Stormy clouds, unpredictable rain and hail, road traffic getting increasingly worse, horrid queues for taxis, muddy roads that hardly ever consider pedestrians, the stifling air of Addis Ababa can feel much worse during kiremt months.
The season is also vacation time for not just schools but many cultural institutions in Addis leading to a waning of activities during the rainy months. Many galleries close during this time of the year, musical events happen less frequently, art, cultural and sports events take place less often.
But these clouds are not without a silver lining. For those determined to beat the summer blues and find adventure, Addis is accommodating. Armed with a strong umbrella, a brisk hike up Entoto mountain or a visit to the Gulele Botanical Gardens can be a great start to an adventurous weekend.
Addis is not short on eateries so whether you decide to grab juice at a nearby shop or have an elaborate meal somewhere fancier, there is no wrong choice. Follow your meal up with a brief visit to Lela Gallery.
Lela Gallery hosts its annual Kiremt Show, a group show of collective works on view throughout the year. The exhibition includes pieces by Behailu Bezabih, Tamrat Gezahegn, Nebiat Abebe, Tewodros Hagos, Dawit Abebe and several others.
For those who had missed exhibitions at Lela this past year, the Kiremt Show offers a glimpse into what had been in store. Tamrat Gezahegn’s pieces from ‘197+ Waiting for the Wind’, a call for nations of the world to come together and solve common problems such as climate change has 7 pieces remaining on display. The show gives you a final chance to view Nebiat Abebe’s ˆTranscending Forms’, works strong and evocative. There is also one work by the talented Belgium-based artist and critic Mulugeta Tafesse, a scene he describes as “gestural imprints from the indescribable mutiny of life”.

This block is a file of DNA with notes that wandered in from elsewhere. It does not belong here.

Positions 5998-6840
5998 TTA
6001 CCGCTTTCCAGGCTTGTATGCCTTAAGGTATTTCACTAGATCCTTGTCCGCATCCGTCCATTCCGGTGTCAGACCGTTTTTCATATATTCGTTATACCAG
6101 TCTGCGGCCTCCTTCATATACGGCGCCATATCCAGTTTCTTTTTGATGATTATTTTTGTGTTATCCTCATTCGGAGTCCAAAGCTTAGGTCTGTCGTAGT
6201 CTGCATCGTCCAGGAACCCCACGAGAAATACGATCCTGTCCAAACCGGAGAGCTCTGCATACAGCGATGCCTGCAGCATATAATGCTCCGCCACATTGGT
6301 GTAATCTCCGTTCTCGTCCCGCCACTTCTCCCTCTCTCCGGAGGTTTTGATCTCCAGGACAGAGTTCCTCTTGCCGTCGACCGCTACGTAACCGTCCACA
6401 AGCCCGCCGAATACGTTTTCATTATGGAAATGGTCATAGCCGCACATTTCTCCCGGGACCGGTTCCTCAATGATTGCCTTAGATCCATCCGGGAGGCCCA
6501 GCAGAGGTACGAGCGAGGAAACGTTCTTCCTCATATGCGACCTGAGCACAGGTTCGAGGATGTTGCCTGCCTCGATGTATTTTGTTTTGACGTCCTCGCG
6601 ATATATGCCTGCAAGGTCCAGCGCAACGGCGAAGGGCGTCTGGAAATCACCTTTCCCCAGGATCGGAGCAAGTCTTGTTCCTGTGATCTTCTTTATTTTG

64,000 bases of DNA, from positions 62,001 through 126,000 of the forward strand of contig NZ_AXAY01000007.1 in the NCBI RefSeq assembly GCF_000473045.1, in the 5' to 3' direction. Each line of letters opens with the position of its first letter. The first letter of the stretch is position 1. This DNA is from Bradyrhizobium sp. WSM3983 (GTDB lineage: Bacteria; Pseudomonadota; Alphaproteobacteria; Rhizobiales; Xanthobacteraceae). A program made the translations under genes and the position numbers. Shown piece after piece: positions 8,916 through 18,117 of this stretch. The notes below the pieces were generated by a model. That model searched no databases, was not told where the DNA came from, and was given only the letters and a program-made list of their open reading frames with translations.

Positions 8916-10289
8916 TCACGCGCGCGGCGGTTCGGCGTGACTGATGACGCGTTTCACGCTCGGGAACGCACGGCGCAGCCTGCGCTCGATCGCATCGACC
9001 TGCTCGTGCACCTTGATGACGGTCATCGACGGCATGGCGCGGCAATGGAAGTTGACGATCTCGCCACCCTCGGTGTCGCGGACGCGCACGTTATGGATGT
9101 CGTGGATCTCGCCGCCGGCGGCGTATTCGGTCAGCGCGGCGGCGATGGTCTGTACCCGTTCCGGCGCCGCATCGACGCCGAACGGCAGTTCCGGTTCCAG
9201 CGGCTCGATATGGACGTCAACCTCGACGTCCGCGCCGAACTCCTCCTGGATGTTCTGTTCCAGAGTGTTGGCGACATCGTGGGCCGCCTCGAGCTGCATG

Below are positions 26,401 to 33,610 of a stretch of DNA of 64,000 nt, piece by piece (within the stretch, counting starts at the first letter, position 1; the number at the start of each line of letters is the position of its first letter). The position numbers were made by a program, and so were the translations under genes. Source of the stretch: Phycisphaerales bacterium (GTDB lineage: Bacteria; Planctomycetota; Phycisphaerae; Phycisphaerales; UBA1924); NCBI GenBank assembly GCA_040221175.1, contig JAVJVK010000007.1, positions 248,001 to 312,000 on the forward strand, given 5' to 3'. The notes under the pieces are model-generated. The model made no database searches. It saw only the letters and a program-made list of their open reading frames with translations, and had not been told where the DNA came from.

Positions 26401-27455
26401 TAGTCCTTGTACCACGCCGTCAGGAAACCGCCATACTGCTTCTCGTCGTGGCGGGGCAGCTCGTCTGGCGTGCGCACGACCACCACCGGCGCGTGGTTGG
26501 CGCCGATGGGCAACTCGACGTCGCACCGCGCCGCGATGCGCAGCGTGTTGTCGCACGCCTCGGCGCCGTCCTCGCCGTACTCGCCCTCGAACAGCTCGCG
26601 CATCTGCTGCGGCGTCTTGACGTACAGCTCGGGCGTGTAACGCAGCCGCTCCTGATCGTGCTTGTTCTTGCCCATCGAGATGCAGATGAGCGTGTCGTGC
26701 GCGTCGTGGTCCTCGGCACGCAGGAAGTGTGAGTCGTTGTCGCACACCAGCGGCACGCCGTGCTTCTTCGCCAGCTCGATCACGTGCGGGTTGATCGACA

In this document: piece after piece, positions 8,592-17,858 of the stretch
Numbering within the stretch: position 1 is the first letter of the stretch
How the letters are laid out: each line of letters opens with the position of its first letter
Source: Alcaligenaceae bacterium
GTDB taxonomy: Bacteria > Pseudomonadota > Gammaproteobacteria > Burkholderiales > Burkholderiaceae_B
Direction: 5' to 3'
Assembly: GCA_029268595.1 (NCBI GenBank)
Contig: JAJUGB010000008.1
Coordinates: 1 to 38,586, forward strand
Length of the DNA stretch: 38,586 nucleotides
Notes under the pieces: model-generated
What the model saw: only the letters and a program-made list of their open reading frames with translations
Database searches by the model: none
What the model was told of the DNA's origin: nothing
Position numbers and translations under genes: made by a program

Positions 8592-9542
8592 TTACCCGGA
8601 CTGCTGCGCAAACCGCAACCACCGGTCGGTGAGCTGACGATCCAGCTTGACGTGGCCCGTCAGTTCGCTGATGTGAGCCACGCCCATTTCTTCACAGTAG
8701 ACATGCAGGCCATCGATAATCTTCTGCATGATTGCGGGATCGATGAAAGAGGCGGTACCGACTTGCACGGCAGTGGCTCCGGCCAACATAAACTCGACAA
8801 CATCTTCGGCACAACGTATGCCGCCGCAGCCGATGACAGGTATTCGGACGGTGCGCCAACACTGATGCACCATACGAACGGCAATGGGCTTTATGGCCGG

Lela Gallery’s quiet grounds and beautiful garden add the contrast of a contemplative atmosphere to the gloom of the season. Alone or in a group, the garden allows visitors to sit and talk for a while.
A visit to Lela might put one in the mood to create one-of-a-kind artworks too. Look no further than Art in Addis, an initiative that offers those passionate or just vaguely interested an evening of wine and painting. The price is a bit steep (700 Birr) but the teachers are different every month and you’ll definitely have something to show for it by the end of the night.
Kiremt is also a monotonous time for children. Luckily there is a growing number of summer camps and activities for kids as well. Fekat Circus has a kiremt program that teaches the circus arts to children of all ages. Sports activities are aplenty in the city including football, basketball and track. Century mall has special programs for kids as well, offering various activities that let parents relax, at least for a while.
Cultural events like the weekly Sem ena Work (Wax and Gold) literary evening at Vamdas Cinema include many prominent figures in Ethiopian theater, media and the arts such as Daniel Kibret, Fekadu Kebede and Bekele Mekonnen.
Mamsha is a unique literary event that combines music, poetry, theater and some warm kiremt food and delicious alcoholic drinks. July’s evening featured literature of the East with emphasis on Omar Khayyam’s Rubaiyat. The evening explored poetry, love and alcohol intoxication with Tej (honey wine/mead) available for attendants.
A great finish to an evening like this can be at the weekly Jazz Session at Villa Verde or at Fendika. Ethiojazz classics are performed live offering a lively, high-note end to a busy day of exploration.